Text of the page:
On a week when the NFL witnessed the most touchdowns scored in a single week in league history, differing versions of the read option have dominated the conversation. Chip Kelly's video game pace made its debut Monday night. The Jets and Bills rolled the dice with more success than non-New Yorkers thought possible. San Francisco won by teasing it and going old-school passing. Seattle found a way to win, but that was due more to the defense than Russell Wilson. It's spreading like a virus.
It's kind of like a fast-forward version of The Walking Dead. We don't have "walkers." We have "runners." Just as teams began to adopt the 3-4 defense as a way to success in the long term, the NFL is switching more and more to the pinball stylings of the college game and the read option approach to big plays and finishing drives.
What does that have to do with Joe Webb? The scout team.
Just for a second, don the responsibilities of a coaching staff facing the Vikings with their 2013 schedule. In the first four games, they're facing conventional offenses and relatively glacial quarterbacks. Be honest. Matt Stafford, Jay Cutler, Brandon Weeden and Ben Roethlisberger run only in the name of self-preservation. They're not innovators when toe dancing 10 yards beyond the line of scrimmage. They never get that far barring a complete coverage b breakdown or injury.
After the bye week, that changes.
In the 10 games the Vikings play after their Week 5 bye, four of them are against quarterbacks who run the read option – Cam Newton (Carolina), Robert Griffin III (Washington), Wilson (Seattle) and Michael Vick (Philadelphia). The Vikings' post-bye road will be difficult enough considering that in the eight games in which they don't play against read option-capable QBs they face Aaron Rodgers twice, El Manning, Tony Romo, Cutler, Stafford, Joe Flacco and Andy Dalton. That alone may be enough to have fans tempering 2013 predictions. But, as far as Webb is concerned, how can he help the 2013 Vikings the most?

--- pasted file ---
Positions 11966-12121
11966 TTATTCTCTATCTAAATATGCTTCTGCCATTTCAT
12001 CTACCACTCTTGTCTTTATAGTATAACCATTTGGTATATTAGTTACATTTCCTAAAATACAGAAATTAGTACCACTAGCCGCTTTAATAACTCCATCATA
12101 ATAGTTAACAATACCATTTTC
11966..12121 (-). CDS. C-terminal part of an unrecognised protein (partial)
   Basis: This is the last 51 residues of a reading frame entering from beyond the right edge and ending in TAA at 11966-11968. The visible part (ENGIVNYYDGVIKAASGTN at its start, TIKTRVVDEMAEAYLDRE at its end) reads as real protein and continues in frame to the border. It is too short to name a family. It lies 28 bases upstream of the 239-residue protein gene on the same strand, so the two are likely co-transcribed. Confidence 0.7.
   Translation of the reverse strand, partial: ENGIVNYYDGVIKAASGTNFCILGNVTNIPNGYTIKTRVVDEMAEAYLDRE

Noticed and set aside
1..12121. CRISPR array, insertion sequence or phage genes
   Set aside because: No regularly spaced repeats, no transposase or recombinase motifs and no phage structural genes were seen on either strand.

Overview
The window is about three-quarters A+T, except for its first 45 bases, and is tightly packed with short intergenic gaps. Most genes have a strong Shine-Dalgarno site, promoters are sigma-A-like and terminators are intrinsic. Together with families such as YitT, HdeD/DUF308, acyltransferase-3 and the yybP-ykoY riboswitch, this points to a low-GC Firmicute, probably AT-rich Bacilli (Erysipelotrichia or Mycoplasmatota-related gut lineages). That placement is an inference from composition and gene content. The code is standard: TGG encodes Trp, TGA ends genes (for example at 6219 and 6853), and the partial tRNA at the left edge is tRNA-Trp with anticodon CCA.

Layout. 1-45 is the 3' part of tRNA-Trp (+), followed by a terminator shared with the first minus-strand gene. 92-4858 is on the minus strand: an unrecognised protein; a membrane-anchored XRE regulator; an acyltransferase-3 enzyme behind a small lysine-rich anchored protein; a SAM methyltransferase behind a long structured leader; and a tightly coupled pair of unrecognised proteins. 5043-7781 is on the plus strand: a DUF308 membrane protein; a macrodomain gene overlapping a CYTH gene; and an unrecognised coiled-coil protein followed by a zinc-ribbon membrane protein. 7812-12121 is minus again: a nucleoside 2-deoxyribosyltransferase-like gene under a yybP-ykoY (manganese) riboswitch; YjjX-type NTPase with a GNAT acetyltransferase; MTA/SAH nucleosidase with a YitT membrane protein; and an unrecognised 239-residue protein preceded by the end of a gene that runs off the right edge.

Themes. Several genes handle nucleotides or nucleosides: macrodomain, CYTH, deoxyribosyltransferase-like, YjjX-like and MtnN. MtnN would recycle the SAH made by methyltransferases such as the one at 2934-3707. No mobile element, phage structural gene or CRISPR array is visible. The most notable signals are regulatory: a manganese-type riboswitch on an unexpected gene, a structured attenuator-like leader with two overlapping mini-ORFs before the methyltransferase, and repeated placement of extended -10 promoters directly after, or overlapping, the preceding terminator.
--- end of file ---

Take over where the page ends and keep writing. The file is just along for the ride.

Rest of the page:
He's not a viable, sustainable receiving option. Of the 55 offensive plays the Vikings ran Sunday, Webb was on the field for six of them – one less play than he was on the field for special teams duties. His value to the pass offense is marginal. His value to the defense and the coaching staff? Priceless.
With four games against teams that run versions of the read option, who would be the best choice to serve as scout team opposing QB? Can Matt Cassel replicate what Newton or Wilson can do? No. Can McLeod Bethel-Thompson replicate what RG3 or Vick can do? No. Can Webb come a lot closer? Uh, yeah.
In Week 1, Webb had very little to do with the Vikings losing to the Lions. By the time we got to late December, he could end up being a big reason why the Vikings hope to be finishing off a playoff run. And he may not see the field on game days for more than the 11 percent of offensive plays he did Sunday.
The value of a player to an organization can often be tied to one critical factor. With Webb, it might be that, even though he's been taken off the QB beat on Sundays, he can still be a QB from Wednesday to Saturday. The worst case scenario is that he shows the Vikings defense a B-list of version of what they're going to see. The best case scenario, he shows so many good things that the Vikings actually incorporate elements of the read option into their own offense – springing it on the Packers would be refreshing.
If you wonder why Webb made the cut over Stephen Burton, perhaps its his QB history and read option acumen that won the day.
John Holler has been writing about the Vikings for more than a decade for Viking Update. Follow Viking Update on Twitter and discuss this story on our subscriber message board.